A few thoughts on artists creating technology

A lot of people have been asking me how, as an dance artist, have I become interested in technology and software creation. The way I see it, there are two main types of ways that technology intersects with the arts:

1) in creating access and ways of experiencing the art and

2) as part of the art itself.

Today I thought I’d share a few thoughts on the first, and write more about the second at a later time.

I am both very interested in artistic creation itself, and in the ways that audiences connect with it, and are impacted by it. I believe that audiences are inherently co-producers, in that they bring their own history and ways of seeing to the art as they experience it. Since there are many different kinds of people seeing any single work of art, I aim to create multiple access points which people can choose to augment their overall experience. These are ways that individuals can gain access to the art, creation process, and to the community around the art. Technology provides ways for artists to extend and manage these exchanges for their audiences, which has driven my interest in making the web easier for myself, and for other artists to use.

While I haven’t stopped choreographing for more that six months at a time since I was 14 years old, my undergraduate degree was actually in Public Policy, focusing on federal level involvement in the arts and education. In addition, I spent a lot of time taking and being a teaching assistant for computer science classes, and worked in the Brown University Computer Graphics research group. I started to recognize how creative software programming could be, and even to see some parallels to the choreographic process. While I haven’t personally written software code for years, these above experiences fed my familiarity with and interest in applying the smart use of technology to helping artists on a systems level to involve audiences in realizing their artistic visions.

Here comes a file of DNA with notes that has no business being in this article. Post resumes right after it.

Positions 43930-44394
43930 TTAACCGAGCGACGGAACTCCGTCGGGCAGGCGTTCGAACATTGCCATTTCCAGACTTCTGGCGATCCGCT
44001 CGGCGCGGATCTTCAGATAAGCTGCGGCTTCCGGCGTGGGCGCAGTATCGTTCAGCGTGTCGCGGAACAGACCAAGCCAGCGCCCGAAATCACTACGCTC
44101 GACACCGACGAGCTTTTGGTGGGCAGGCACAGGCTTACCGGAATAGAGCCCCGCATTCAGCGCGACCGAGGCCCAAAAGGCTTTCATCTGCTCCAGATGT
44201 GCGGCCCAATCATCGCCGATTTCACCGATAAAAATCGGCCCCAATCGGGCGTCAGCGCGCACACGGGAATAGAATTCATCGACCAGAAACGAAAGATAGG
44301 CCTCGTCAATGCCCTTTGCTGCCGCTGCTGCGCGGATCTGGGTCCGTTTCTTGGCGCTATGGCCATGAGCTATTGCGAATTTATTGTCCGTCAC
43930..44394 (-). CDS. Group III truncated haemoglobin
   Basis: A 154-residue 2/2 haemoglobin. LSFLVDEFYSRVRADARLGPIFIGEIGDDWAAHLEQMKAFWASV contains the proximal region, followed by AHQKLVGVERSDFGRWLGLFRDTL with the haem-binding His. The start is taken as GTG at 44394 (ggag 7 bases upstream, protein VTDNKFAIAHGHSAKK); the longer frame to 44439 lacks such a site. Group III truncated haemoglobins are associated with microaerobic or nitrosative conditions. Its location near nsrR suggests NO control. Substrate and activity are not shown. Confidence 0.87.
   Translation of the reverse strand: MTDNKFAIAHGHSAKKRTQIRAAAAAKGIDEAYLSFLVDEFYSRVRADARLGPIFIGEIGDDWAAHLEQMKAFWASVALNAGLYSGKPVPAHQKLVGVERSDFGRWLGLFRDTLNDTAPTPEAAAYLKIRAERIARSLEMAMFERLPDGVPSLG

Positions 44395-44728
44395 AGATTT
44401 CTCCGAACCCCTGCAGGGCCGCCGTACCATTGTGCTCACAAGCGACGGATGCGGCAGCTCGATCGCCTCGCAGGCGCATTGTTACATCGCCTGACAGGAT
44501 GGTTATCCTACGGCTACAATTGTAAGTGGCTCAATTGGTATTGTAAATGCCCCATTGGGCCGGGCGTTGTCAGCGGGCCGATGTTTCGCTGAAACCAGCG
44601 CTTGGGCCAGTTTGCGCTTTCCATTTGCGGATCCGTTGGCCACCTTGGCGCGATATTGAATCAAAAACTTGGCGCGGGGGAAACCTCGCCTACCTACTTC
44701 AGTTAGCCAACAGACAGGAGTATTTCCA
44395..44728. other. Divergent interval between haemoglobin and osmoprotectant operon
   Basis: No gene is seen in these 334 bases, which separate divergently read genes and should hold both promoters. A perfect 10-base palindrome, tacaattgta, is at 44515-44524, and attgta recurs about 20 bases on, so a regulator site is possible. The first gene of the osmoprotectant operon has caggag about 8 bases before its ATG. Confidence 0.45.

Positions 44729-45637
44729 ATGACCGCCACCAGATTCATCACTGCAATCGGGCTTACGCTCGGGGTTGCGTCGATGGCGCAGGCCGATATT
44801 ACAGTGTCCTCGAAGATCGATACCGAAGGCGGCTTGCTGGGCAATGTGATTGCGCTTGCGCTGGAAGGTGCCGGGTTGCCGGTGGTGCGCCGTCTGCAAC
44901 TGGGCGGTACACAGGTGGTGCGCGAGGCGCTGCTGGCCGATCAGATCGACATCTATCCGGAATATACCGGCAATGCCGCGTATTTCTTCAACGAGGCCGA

As the founder of a small dance company in NYC, I experience first-hand the challenges of managing the company, alongside creating art. My interest is to engage our audiences around both the artistic and production process, so that they can feel closer to the experience, and so that artists can both deepen their impact on audiences and benefit from the partnership of audiences in helping to support the growth of their work.

Yes, managing a software development process is quite different from being in the dance studio. But at core, building AEP is about furthering the mission of our artistic work, to create deeper impact on our audiences and to progress the art.


Chris Elam
Artistic Director
Misnomer Dance Theater

Oct. 30, 2010, Filed under category Program info


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